Editions:  Austria · Denmark · France · Germany · Italy · Norway · Spain · Sweden · Switzerland

Italy announces diplomats' meeting to end chaos in Libya

Share this article

Italy announces diplomats' meeting to end chaos in Libya
Italian Foreign Minister, Paolo Gentiloni, has said foreign ministers will meet in Vienna to try and resolve the chaos in Libya. Photo: Geoffroy Van Der Hasselt/AFP
14:56 CEST+02:00
Top diplomats will hold talks in Vienna this month aimed at supporting efforts to end the chaos in Libya, Italian Foreign Minister Paolo Gentiloni said on Monday.

On a visit to Tunisia, Gentiloni said he had invited Tunis to join foreign ministers from "the most important countries in the region as well as the main international actors" for talks on Libya due in the Austrian capital later in May.
   
"A common effort is needed to help the process of bringing stability to Libya," Gentiloni told reporters, adding the invitation had been extended in his name and on behalf of US Secretary of State John Kerry.
 
 A member of the Italian delegation said the meeting would take place on May16th.
   
The Tunisian foreign ministry confirmed the date, adding it had not yet accepted the invitation.
   
Foreign powers and Libya's neighbours are supporting efforts by a new unity government to assert its authority in the country, which has been roiled by turmoil since the 2011 overthrow of Moamer Kadhafi.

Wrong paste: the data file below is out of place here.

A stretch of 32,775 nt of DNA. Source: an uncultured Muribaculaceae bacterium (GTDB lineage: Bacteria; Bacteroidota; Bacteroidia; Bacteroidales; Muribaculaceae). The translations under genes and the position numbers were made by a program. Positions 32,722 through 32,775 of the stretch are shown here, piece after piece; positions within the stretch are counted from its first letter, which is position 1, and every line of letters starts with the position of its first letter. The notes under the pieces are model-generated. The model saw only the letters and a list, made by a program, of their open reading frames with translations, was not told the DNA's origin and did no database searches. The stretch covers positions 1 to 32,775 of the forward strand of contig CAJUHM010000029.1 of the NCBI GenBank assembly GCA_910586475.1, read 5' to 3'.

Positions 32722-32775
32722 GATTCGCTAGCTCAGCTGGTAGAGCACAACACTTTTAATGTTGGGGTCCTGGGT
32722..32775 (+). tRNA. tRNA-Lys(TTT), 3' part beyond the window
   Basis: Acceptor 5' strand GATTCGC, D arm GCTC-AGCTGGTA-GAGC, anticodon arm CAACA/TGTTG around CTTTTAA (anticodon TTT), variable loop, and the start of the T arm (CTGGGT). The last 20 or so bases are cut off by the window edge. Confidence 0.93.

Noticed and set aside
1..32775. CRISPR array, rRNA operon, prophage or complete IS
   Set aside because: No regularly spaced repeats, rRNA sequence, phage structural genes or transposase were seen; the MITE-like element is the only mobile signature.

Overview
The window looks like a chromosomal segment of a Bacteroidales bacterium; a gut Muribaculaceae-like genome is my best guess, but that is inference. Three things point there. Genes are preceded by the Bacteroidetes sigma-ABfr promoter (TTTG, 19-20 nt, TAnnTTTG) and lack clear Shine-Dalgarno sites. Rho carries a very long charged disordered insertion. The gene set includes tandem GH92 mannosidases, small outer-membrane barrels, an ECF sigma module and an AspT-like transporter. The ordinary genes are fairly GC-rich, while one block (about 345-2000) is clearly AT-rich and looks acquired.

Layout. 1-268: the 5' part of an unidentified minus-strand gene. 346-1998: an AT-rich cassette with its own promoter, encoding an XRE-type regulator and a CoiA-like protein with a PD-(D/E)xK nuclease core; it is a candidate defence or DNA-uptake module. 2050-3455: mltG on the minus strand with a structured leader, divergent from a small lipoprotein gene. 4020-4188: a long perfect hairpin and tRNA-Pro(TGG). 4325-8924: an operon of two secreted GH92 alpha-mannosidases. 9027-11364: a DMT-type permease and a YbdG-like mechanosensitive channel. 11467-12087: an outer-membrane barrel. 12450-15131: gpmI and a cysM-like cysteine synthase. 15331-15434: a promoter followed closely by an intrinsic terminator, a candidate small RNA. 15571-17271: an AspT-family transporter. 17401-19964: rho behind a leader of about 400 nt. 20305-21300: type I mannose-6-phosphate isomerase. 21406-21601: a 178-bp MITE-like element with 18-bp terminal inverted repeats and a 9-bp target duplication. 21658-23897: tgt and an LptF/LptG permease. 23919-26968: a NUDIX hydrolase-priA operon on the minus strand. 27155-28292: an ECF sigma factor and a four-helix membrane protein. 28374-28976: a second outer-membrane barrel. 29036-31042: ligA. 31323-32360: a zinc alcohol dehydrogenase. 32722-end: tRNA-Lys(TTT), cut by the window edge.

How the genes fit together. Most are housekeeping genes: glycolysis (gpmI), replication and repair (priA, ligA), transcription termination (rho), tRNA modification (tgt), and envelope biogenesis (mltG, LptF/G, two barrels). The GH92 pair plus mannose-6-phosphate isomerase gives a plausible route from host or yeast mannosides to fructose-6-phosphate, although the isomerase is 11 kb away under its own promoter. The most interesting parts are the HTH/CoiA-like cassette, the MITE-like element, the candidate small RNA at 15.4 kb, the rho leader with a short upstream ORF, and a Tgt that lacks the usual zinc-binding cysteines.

Rival forces are vying for control of Libya, with Western nations particularly worried by the rise of a powerful local branch of the jihadist group Isis.
   
Italy, the former colonial power in Libya, hosted a previous round of international talks on the country at the end of 2015.
   
"Tunisia and Italy are very interested, for historic, political and geographic reasons, in resolving the crisis in Libya," Gentiloni said, expressing support for the unity government led by prime minister-designate Fayez al-Sarraj.
   
"We have a common point of view which is backing the government led by Sarraj," he said at a joint appearance with Tunisian counterpart Khemaies Jhinaoui.
   
He said Rome and Tunis were fighting a "common battle" against Isis including on border controls and "cooperation at all levels in order to ensure the defeat of the terrorist threat".
   
Tunisia has been hit by a string of Isis-claimed attacks including a deadly assault in March on the border town of Ben Guerdane. Last year Isis attacks which authorities said were planned in Libya claimed the lives of dozens of holidaymakers, damaging Tunisia's tourism industry.

Get notified about breaking news on The Local

Share this article

Advertisement

From our sponsors

Change the world with a master’s degree from Sweden’s Linköping University

Master’s students at world-leading Linköping University (LiU) aren’t there simply to study. They solve real-world problems alongside experts in fields that can create a better tomorrow. Do you have what it takes to join them?

Advertisement